TRMPAC had hired Republican organizer John Colyandro as its director and needed someone to help prioritize House races, rate the Republican candidates and determine who should receive the committee's contributions and primary endorsements.

The lead prospect, Kevin Brannon, was sent to see Mr. Craddick as part of the TRMPAC interview process. "I think it was just him sort of kicking the tires on me," Mr. Brannon said in a deposition.

Mr. Brannon was hired and, over the next five months, interviewed several dozen GOP House candidates. In at least five interviews, his notes reflect, he documented whether the candidates, if elected, would support Mr. Craddick for speaker.

For instance, he noted on Oct. 15, 2001, that candidate Mark Cole was, "Committed to Craddick." On Nov. 5, he wrote that candidate Bryan Hughes was traveling to Austin and "will meet with Tom Craddick."

Mr. Brannon's connection with Mr. Craddick continued through the next year. On July 18, Mr. Brannon wrote to U.S. Sen. Phil Gramm's office to arrange for Mr. Gramm to attend fundraisers for TRMPAC-endorsed candidates. Mr. Craddick had procured Mr. Gramm's services for TRMPAC, according to the letter.

In July and September, Mr. Craddick was the featured attraction at TRMPAC fundraisers.

Also in September, Mr. Colyandro wrote an e-mail regarding planned trips to meet with GOP donors to solicit contributions in Houston and Dallas. "Please give me a report on who you are seeing so I can check with Tom," Mr. Colyandro wrote.

Beginning in September 2002, Mr. Craddick and TRMPAC officials shared almost daily phone calls, which they explained as political gossip exchanges on various races. But at least 54 calls were made after the election, according to phone records.

In October 2002, TRMPAC officials went through two weeks of planning to line up a breakfast in Washington, D.C., so that Mr. Craddick could meet some of the committee's large corporate contributors.

Show of loyalty

TRMPAC officials did not contact nor lend advice, fundraising or any other assistance to the other Republican speaker candidates, records and interviews show.

Mr. Wood and Mr. McDonald say the loyalty to Mr. Craddick underscores the implication that TRMPAC was an extension of his speaker's race.

Not so, said Mr. Minton.

"The people that were including him and not including the other candidates did it because no one in their right mind thought anybody but Craddick was going to be speaker. And you'd have to be a lamebrain to align yourself with somebody running for speaker who is not going to be speaker," Mr. Minton said.


Section 302.017 of the Texas Government Code states: "A corporation, partnership, association, firm, union, foundation, committee, club, or other organization or group of persons may not contribute or lend or promise to contribute or lend money or other things of value to a speaker candidate or to any other person, directly or indirectly, to aid or defeat the election of a speaker candidate."


Here's a look at the links between Rep. Tom Craddick and the Texans for a Republican Majority political action committee leading up to the November 2002 elections, according to court documents:


August: Kevin Brannon, who will soon be hired as political strategist for TRMPAC, is brought by to meet Mr. Craddick. "I think it was just him sort of kicking the tires on me," Mr. Brannon said later in a court deposition.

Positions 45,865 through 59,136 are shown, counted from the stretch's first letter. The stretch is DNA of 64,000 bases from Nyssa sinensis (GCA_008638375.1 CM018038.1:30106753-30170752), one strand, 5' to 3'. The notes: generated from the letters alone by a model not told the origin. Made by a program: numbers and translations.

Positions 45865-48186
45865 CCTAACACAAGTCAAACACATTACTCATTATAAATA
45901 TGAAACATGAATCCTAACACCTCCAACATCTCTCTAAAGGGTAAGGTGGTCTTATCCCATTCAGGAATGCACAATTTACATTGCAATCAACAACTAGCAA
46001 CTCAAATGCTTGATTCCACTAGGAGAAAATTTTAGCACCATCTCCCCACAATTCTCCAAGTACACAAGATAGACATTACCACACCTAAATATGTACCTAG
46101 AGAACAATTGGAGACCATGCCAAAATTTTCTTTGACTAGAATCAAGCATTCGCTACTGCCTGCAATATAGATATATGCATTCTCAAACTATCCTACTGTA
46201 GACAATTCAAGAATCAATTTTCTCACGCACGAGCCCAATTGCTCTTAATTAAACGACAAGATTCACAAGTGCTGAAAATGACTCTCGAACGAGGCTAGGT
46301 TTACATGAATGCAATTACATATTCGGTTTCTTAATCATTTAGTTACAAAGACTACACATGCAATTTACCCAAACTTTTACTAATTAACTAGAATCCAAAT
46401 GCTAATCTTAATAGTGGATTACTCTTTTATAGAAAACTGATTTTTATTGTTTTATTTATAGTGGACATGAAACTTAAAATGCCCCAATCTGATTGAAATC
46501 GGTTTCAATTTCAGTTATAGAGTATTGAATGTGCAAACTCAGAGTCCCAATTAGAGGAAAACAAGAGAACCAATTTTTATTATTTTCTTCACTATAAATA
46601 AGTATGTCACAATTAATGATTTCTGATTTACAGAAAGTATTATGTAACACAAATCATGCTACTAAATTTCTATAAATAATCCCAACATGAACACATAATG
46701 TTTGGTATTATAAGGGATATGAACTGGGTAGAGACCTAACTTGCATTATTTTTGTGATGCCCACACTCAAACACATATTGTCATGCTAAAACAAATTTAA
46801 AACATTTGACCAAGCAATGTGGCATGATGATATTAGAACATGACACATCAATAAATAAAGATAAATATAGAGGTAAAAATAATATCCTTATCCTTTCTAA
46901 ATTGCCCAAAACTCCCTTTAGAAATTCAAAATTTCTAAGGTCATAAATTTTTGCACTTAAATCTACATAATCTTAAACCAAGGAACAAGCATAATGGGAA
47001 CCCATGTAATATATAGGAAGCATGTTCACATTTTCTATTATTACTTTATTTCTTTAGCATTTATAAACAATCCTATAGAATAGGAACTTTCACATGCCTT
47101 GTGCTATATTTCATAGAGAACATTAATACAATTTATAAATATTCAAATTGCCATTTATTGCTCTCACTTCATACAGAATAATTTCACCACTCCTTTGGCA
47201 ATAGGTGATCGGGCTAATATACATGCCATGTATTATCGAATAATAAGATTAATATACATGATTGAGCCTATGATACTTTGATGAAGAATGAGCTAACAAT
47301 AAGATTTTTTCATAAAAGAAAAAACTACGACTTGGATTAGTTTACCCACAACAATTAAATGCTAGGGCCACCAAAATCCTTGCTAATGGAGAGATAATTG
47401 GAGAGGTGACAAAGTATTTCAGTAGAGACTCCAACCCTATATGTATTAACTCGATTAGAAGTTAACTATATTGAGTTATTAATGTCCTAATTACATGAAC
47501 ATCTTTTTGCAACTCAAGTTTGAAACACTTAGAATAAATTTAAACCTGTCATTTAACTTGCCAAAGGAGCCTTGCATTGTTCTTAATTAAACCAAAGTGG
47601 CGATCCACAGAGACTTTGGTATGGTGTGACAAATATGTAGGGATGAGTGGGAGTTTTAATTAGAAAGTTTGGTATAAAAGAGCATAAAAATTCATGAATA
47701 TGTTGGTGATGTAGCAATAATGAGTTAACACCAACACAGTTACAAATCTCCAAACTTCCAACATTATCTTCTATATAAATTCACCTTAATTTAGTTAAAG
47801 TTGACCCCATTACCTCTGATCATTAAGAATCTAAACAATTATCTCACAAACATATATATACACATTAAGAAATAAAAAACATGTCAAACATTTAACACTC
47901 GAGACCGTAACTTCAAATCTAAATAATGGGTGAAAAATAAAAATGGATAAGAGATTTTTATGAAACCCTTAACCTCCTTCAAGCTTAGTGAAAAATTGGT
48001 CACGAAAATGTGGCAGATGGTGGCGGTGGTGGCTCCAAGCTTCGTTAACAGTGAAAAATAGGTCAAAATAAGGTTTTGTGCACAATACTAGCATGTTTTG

September: Mr. Brannon begins interviewing GOP House candidates to determine whom TRMPAC should endorse and contribute to in the primary races. He notes which candidates would pledge their support to Mr. Craddick in the race for House speaker.

Sept. 28: Mr. Brannon notes of candidate Glenda Dawson: "Running per TC," referring to Mr. Craddick.

Oct. 15: Mr. Brannon notes of candidate Mark Cole: "committed to Craddick."

Nov. 5: Mr. Brannon notes of candidate Bryan Hughes: "Going to Austin today ­ will meet with Tom Craddick."

Dec. 5: Mr. Brannon notes that Byron Cook might be persuaded to run, writing: "TC could get Rayford Price, fmr. Speaker to help"


Jan. 2: Mr. Brannon notes of candidate Walt Fair: "Walt ­ Supporting Craddick."

April 18: TRMPAC director John Colyandro tells corporate fundraiser Warren RoBold in an e-mail that they must be cautious about the speaker's race. "As a general rule, I want to know about calls to Texas lobbyists before they happen," Mr. Colyandro writes. "We have a delicate balancing act because of Speaker politics and I want to inform and direct how we handle those calls."

July 18: Mr. Brannon writes to U.S. Sen. Phil Gramm's assistant, Alan Hill, trying to arrange time for the senator to campaign for TRMPAC candidates. "Senator Gramm has told Tom Craddick that he [Mr. Gramm] will assist our targeted candidates, and many of them have contacted TRMPAC to ask for his participation in fundraising events."

July 31: TRMPAC holds a San Antonio fundraiser for the group, with Mr. Craddick as the featured guest.

Aug. 30: TRMPAC board member Beverly Woolley asks fundraiser Susan Lilly if Mr. Craddick could accompany them in meetings arranged to raise TRMPAC money in Houston. (He ends up not attending the meetings.)

Sept. 13-27: TRMPAC collects a $25,000 contribution from Union Pacific earmarked for 11 GOP candidates. Checks are sent to Mr. Craddick to distribute.

Sept. 18: A memo from Dallas businessman Vance Miller to TRMPAC states: "At the request of Tom Craddick and Bill Ceverha, I am enclosing a check to TRMPAC." It was for $10,000.

Sept. 20: TRMPAC phone records show Mr. Brannon and Mr. Craddick begin almost daily contact that continues through the election.

Sept. 23: U.S. Reps. Lamar Smith and Henry Bonilla host a fundraiser for TRMPAC. Mr. Craddick is the special guest.

Sept. 26: In advance of a donation, Mr. Craddick writes a thank-you note to Aegis Corp. for its contribution to TRMPAC.

Oct. 2: Aegis Corp. sends TRMPAC a donation, addressed to Mr. Craddick.

Oct. 10: TRMPAC arranges a breakfast in Washington for Mr. Craddick to meet large TRMPAC donors.

Oct. 18: TRMPAC sends Mr. Craddick checks for 14 candidates totaling $152,000 for him to distribute.

Nov. 5: Republicans win 88 seats, taking a majority in the House for the first time in more than a century.

Nov. 7: A news conference announcement is designed on TRMPAC stationery for Mr. Craddick to show he has enough pledges to become the next speaker. TRMPAC officials say the announcement was not sent.

Nov. 8: Mr. Craddick announces he has the support of enough members to be elected speaker.

November: TRMPAC drafts a thank-you letter to contributors over Mr. Craddick's signature. TRMPAC officials say the letter was not sent.

Nov. 7-Jan. 4, 2003: Mr. Brannon and Mr. Craddick hold post-election talks in 56 phone calls.

Dec. 3: Primedia Corp. sends a $2,500 check for TRMPAC via Mr. Craddick.